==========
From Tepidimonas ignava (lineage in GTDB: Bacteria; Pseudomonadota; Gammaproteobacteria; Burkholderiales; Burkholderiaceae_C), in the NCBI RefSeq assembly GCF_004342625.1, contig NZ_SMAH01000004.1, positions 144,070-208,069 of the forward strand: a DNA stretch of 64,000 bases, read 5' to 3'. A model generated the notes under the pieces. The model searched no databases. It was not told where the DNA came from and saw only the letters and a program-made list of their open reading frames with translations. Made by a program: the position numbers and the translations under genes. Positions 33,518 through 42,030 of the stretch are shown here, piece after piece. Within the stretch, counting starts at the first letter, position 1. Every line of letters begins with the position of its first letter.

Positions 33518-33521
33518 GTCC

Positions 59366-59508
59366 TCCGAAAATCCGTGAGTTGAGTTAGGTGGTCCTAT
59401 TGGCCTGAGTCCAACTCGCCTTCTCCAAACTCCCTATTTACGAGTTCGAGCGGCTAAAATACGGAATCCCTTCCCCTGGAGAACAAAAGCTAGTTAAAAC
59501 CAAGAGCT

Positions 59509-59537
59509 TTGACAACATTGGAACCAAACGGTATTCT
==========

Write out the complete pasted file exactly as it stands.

From Tepidimonas ignava (lineage in GTDB: Bacteria; Pseudomonadota; Gammaproteobacteria; Burkholderiales; Burkholderiaceae_C), in the NCBI RefSeq assembly GCF_004342625.1, contig NZ_SMAH01000004.1, positions 144,070-208,069 of the forward strand: a DNA stretch of 64,000 bases, read 5' to 3'. A model generated the notes under the pieces. The model searched no databases. It was not told where the DNA came from and saw only the letters and a program-made list of their open reading frames with translations. Made by a program: the position numbers and the translations under genes. Positions 33,518 through 42,030 of the stretch are shown here, piece after piece. Within the stretch, counting starts at the first letter, position 1. Every line of letters begins with the position of its first letter.

Positions 33518-33521
33518 GTCC

Positions 59366-59508
59366 TCCGAAAATCCGTGAGTTGAGTTAGGTGGTCCTAT
59401 TGGCCTGAGTCCAACTCGCCTTCTCCAAACTCCCTATTTACGAGTTCGAGCGGCTAAAATACGGAATCCCTTCCCCTGGAGAACAAAAGCTAGTTAAAAC
59501 CAAGAGCT

Positions 59509-59537
59509 TTGACAACATTGGAACCAAACGGTATTCT